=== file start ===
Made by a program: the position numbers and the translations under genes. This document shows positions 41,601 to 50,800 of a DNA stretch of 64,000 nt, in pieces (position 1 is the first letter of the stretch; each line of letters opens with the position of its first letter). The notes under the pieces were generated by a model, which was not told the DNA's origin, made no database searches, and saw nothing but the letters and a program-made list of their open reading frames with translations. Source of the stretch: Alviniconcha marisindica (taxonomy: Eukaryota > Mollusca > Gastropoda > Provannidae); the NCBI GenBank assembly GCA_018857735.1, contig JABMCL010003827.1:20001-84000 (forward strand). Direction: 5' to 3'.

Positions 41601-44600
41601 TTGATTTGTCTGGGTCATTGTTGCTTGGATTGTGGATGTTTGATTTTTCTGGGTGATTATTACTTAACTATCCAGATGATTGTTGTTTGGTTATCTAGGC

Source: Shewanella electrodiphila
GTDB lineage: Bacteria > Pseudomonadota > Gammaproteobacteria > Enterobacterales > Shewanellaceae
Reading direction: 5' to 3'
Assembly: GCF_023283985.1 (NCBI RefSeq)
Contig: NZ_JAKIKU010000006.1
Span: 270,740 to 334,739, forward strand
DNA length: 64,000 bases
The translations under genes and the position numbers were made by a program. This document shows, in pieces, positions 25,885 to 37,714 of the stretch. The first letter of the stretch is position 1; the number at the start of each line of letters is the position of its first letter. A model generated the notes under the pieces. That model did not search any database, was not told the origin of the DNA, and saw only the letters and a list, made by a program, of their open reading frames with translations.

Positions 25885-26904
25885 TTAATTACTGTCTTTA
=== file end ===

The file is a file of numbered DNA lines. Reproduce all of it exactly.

Made by a program: the position numbers and the translations under genes. This document shows positions 41,601 to 50,800 of a DNA stretch of 64,000 nt, in pieces (position 1 is the first letter of the stretch; each line of letters opens with the position of its first letter). The notes under the pieces were generated by a model, which was not told the DNA's origin, made no database searches, and saw nothing but the letters and a program-made list of their open reading frames with translations. Source of the stretch: Alviniconcha marisindica (taxonomy: Eukaryota > Mollusca > Gastropoda > Provannidae); the NCBI GenBank assembly GCA_018857735.1, contig JABMCL010003827.1:20001-84000 (forward strand). Direction: 5' to 3'.

Positions 41601-44600
41601 TTGATTTGTCTGGGTCATTGTTGCTTGGATTGTGGATGTTTGATTTTTCTGGGTGATTATTACTTAACTATCCAGATGATTGTTGTTTGGTTATCTAGGC

Source: Shewanella electrodiphila
GTDB lineage: Bacteria > Pseudomonadota > Gammaproteobacteria > Enterobacterales > Shewanellaceae
Reading direction: 5' to 3'
Assembly: GCF_023283985.1 (NCBI RefSeq)
Contig: NZ_JAKIKU010000006.1
Span: 270,740 to 334,739, forward strand
DNA length: 64,000 bases
The translations under genes and the position numbers were made by a program. This document shows, in pieces, positions 25,885 to 37,714 of the stretch. The first letter of the stretch is position 1; the number at the start of each line of letters is the position of its first letter. A model generated the notes under the pieces. That model did not search any database, was not told the origin of the DNA, and saw only the letters and a list, made by a program, of their open reading frames with translations.

Positions 25885-26904
25885 TTAATTACTGTCTTTA